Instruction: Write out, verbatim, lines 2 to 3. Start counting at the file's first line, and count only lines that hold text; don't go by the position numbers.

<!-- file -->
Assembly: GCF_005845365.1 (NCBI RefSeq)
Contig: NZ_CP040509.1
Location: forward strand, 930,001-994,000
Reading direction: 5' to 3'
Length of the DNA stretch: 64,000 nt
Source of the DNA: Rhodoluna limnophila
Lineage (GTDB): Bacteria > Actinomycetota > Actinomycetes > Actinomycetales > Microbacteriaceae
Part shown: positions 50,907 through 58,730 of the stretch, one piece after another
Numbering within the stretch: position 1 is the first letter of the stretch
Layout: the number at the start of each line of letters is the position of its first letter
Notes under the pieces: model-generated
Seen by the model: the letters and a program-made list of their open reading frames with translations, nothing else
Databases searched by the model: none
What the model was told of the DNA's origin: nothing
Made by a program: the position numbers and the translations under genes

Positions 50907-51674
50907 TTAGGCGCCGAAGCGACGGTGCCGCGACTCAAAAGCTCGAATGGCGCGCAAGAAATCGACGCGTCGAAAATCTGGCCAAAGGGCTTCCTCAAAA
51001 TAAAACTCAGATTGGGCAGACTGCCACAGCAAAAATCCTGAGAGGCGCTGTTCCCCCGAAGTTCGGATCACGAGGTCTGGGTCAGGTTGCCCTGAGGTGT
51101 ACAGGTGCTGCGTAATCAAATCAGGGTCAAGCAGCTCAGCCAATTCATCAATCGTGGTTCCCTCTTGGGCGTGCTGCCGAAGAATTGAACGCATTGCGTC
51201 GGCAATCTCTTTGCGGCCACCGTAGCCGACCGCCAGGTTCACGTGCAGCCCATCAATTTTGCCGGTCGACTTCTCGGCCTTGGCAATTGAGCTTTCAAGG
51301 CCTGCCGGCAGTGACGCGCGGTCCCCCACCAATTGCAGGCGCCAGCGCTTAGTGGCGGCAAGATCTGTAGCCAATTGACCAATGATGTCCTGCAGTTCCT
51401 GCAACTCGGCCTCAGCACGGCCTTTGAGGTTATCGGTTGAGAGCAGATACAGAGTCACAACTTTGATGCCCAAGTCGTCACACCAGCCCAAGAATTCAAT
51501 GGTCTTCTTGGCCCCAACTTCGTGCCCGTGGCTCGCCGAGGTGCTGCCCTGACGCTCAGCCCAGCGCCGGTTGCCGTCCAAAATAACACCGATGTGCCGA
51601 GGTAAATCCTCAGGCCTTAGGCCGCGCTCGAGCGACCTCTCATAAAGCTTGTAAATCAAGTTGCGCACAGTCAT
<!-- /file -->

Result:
Contig: NZ_CP040509.1
Location: forward strand, 930,001-994,000